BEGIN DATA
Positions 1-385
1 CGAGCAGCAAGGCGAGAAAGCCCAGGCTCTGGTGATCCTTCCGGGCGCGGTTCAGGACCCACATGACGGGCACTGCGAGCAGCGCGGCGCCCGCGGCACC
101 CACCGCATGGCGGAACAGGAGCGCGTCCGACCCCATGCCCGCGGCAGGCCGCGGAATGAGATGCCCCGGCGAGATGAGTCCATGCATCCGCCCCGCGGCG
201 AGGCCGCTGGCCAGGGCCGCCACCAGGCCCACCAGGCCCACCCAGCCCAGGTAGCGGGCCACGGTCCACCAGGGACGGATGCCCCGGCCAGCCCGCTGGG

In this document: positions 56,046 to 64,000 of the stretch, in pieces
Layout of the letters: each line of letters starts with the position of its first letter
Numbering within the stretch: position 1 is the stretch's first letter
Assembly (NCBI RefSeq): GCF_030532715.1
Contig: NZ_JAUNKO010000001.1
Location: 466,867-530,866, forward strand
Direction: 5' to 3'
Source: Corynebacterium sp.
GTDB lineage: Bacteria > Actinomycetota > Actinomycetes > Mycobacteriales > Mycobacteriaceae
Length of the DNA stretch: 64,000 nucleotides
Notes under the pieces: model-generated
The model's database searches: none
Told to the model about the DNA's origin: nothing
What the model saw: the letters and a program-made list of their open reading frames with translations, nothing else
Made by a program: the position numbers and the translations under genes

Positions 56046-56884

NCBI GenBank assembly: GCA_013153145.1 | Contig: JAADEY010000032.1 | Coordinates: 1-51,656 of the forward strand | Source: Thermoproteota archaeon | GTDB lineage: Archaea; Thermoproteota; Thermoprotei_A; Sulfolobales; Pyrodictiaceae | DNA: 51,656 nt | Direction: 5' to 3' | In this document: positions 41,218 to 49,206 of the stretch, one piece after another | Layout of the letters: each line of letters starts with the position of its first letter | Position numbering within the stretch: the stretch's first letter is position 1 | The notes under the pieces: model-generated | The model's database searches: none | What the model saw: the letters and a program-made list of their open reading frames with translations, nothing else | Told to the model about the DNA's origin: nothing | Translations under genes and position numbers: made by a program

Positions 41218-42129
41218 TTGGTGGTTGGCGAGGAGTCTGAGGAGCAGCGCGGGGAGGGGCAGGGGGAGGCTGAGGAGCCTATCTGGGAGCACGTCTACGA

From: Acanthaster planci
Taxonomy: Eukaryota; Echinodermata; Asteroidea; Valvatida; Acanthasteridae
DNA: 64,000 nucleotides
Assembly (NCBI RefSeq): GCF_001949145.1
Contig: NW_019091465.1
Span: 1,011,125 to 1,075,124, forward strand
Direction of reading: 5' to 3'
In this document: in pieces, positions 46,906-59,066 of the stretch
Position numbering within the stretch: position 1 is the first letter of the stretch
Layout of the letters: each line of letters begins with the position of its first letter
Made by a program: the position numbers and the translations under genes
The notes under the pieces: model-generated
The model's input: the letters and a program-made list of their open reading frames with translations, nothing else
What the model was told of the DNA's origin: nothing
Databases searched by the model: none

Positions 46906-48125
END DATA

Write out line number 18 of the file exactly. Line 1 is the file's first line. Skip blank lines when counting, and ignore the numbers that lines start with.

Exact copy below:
What the model saw: the letters and a program-made list of their open reading frames with translations, nothing else